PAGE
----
It was thus against this background, in 2003, that she made an offer to the Inserm’s Directorate General to lead a forum on how to dialogue and work with patient associations. A working group was formed, hearings were conducted and an initial report was published. Its title: "La Recherche pour et avec les Malades" (Research for and with Patients - in French). The word "with" was to change everything, leading to the organisation of an initial meeting in which over a hundred representatives of associations would participate. "The dialogue was of a high quality from the outset, and a decision was subsequently made to establish a scheme to help organise and continue it."The Groupe de Réflexion avec les Associations de Malade (GRAM; Patients’ Association Liaison Group) came into being, with Ketty Schwartz (in French) at its head. Martine Bungener would succeed her in 2008. This body draws up proposals on the strategic orientations and actions that need to be implemented to develop partnerships between Inserm and the associations. Made up of members of associations, researchers and representatives from Inserm’s administration, it is directly attached to the presidency of Inserm. The Inserm-Associations Mission is its task force, and the point of contact between researchers, the Institute and the associations. This team has become stronger over time, with the arrival of two scientists, Bernadette Bréant and François Faurisson, and that of Marie-Ange Litadier-Dossou, who provides general coordination for the Mission. "Our main objective was to understand what these associations were, and what were their hopes from research," relates the head of mission. This work enabled the construction of a database bringing together information concerning nearly 400 national structures. It also enabled us to establish that these associations play a role as scientific mediators for the patients and those close to them, collect data, build networks, manage collectives of young researchers, organise knowledge communities, provide financial support and promote the participation of patients in research. In return, they hope that the researchers will take into account their experience of the illness, be receptive to their needs, and consider them as genuine partners.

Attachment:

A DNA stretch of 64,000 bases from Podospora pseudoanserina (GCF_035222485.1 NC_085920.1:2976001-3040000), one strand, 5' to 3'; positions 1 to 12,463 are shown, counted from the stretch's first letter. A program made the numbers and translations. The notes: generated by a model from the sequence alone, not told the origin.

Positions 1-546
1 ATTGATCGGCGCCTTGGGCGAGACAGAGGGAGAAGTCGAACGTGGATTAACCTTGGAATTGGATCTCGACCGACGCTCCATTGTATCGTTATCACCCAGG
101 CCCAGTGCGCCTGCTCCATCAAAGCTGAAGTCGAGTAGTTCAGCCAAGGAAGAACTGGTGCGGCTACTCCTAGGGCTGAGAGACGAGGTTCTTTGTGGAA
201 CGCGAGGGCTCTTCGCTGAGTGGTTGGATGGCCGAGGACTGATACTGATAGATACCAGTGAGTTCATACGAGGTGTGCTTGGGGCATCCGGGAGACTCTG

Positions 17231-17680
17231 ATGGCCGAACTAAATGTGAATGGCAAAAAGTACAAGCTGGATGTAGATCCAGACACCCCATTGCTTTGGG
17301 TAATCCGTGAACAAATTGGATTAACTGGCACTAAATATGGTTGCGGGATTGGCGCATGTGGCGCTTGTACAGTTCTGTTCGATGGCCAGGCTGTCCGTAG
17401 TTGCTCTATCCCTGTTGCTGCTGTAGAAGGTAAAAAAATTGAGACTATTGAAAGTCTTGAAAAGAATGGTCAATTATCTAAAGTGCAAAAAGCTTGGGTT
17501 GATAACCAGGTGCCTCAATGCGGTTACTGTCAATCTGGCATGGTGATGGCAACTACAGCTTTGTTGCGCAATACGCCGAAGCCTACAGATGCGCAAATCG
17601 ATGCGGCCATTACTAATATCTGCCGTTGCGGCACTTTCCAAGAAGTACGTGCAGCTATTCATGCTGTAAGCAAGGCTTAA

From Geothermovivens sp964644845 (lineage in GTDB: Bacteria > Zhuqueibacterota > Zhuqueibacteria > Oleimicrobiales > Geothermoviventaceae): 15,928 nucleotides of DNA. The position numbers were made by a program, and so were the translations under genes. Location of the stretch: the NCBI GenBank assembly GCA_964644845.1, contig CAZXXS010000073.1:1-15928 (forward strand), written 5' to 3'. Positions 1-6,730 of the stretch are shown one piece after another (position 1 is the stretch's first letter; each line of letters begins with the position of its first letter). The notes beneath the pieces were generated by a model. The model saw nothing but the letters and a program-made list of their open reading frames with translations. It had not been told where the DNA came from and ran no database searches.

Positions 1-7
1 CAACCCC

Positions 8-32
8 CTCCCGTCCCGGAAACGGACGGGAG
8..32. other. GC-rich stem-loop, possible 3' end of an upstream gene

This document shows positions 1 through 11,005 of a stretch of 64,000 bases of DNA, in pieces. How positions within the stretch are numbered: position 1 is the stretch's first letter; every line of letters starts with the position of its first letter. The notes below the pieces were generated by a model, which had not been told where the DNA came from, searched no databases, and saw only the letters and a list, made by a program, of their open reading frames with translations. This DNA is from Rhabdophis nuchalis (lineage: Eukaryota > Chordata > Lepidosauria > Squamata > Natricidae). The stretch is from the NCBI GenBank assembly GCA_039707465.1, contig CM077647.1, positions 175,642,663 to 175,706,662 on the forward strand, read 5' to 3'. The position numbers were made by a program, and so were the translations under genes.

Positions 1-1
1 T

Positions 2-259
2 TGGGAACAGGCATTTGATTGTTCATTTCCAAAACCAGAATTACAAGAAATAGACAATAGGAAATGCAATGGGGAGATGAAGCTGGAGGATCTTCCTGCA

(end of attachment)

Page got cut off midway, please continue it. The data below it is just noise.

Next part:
Education to improve dialogue

To facilitate this interaction, the Inserm-Associations Mission immediately began to organise training in the form of the Ketty Schwartz seminars (in French). Genetic testing, autoimmunity, inflammation, biotherapy, cognitive functions, etc. - these seminars are aimed at familiarising the associations with research concepts, tools and methods, and deepening their understanding of scientific and medical issues. Each programme responds to a request or proposal from associations. "The themes addressed are deliberately cross-disciplinary, so that these meetings are also an opportunity for gatherings and interaction between associations," explains Dominique Donnet-Kamel.

© Inserm, P. Latron

"We have also heeded the request from associations to be included earlier in the process of clinical research." In response, a College of reviewers (in French) was established in 2007. Its members currently revise practically all research protocols sponsored by Inserm. They specifically ensure that the patient information notes and consent forms are clear. They may also raise a warning if restrictions or practical problems for the patients or healthy volunteers are not given sufficient consideration.